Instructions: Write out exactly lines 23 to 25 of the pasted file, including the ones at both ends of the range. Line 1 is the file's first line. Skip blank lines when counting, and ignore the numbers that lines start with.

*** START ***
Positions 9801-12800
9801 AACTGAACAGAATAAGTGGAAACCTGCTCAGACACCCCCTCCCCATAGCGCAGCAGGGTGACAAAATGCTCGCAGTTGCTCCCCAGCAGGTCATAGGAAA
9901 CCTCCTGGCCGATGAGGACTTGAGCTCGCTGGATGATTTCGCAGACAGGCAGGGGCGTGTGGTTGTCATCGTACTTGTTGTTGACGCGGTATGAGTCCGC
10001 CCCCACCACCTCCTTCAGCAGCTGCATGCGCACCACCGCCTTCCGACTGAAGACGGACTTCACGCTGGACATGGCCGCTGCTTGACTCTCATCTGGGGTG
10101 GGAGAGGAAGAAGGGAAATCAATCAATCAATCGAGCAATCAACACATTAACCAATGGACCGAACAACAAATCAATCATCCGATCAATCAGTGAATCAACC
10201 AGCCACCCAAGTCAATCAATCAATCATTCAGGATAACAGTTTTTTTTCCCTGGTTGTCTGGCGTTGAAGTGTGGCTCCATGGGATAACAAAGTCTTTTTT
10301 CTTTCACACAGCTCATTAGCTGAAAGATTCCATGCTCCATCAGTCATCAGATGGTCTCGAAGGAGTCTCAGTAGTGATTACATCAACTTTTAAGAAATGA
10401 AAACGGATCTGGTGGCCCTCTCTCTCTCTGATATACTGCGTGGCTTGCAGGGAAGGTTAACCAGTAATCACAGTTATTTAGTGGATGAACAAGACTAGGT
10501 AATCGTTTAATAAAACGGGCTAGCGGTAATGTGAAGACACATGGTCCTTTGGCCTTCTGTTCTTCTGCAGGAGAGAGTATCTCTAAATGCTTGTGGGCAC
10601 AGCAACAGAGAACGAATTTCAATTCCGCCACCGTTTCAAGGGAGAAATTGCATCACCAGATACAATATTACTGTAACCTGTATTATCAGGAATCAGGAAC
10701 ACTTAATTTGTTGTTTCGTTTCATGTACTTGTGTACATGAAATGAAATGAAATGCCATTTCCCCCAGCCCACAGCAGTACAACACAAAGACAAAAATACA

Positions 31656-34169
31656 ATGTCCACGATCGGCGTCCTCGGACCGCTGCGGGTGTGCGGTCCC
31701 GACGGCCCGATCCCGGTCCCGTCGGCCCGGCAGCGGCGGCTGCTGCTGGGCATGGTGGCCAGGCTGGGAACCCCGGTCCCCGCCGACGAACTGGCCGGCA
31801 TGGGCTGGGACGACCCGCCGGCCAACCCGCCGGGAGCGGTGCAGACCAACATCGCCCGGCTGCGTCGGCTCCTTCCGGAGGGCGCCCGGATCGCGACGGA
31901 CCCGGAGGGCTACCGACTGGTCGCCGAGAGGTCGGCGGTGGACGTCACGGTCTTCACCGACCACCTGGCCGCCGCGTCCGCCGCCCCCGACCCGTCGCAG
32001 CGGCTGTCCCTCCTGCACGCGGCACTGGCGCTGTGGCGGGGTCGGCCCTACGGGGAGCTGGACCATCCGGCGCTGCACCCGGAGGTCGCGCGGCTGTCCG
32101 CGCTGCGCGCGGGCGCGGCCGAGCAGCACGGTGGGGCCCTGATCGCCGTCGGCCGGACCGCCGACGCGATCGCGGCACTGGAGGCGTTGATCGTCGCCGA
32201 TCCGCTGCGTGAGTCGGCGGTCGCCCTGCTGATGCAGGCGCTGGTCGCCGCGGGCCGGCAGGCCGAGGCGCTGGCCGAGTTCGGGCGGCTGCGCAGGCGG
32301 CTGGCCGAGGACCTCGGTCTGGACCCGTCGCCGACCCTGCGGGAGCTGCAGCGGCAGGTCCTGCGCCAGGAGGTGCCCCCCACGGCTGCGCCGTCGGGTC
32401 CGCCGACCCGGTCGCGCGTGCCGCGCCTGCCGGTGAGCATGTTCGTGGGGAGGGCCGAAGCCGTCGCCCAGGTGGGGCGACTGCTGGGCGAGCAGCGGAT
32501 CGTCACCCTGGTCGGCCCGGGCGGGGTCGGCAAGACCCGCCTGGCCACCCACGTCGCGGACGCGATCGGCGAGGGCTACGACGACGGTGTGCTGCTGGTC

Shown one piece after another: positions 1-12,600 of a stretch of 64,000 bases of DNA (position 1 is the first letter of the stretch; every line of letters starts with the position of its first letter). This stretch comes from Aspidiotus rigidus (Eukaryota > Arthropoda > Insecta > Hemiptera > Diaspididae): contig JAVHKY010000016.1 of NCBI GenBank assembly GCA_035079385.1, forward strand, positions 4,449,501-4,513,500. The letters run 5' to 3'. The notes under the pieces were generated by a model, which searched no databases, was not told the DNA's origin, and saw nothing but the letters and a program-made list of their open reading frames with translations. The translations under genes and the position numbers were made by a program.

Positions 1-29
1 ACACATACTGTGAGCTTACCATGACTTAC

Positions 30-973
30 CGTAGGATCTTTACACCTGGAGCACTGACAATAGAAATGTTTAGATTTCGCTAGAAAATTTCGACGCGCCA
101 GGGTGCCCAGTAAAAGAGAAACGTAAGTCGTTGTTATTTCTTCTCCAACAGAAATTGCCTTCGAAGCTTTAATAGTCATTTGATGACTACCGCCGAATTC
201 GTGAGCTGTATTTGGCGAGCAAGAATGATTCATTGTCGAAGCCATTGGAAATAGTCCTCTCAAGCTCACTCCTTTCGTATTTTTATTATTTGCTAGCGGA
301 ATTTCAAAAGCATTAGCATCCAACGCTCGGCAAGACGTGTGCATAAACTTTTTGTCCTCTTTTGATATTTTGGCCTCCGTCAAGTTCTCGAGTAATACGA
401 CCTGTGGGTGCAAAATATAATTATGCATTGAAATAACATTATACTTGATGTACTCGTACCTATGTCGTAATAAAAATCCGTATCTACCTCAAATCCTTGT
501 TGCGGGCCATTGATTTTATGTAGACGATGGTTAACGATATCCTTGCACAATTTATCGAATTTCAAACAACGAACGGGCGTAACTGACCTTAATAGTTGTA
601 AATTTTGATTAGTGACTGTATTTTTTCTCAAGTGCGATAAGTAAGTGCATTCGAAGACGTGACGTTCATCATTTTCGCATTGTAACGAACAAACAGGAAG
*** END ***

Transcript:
Shown one piece after another: positions 1-12,600 of a stretch of 64,000 bases of DNA (position 1 is the first letter of the stretch; every line of letters starts with the position of its first letter). This stretch comes from Aspidiotus rigidus (Eukaryota > Arthropoda > Insecta > Hemiptera > Diaspididae): contig JAVHKY010000016.1 of NCBI GenBank assembly GCA_035079385.1, forward strand, positions 4,449,501-4,513,500. The letters run 5' to 3'. The notes under the pieces were generated by a model, which searched no databases, was not told the DNA's origin, and saw nothing but the letters and a program-made list of their open reading frames with translations. The translations under genes and the position numbers were made by a program.

Positions 1-29
1 ACACATACTGTGAGCTTACCATGACTTAC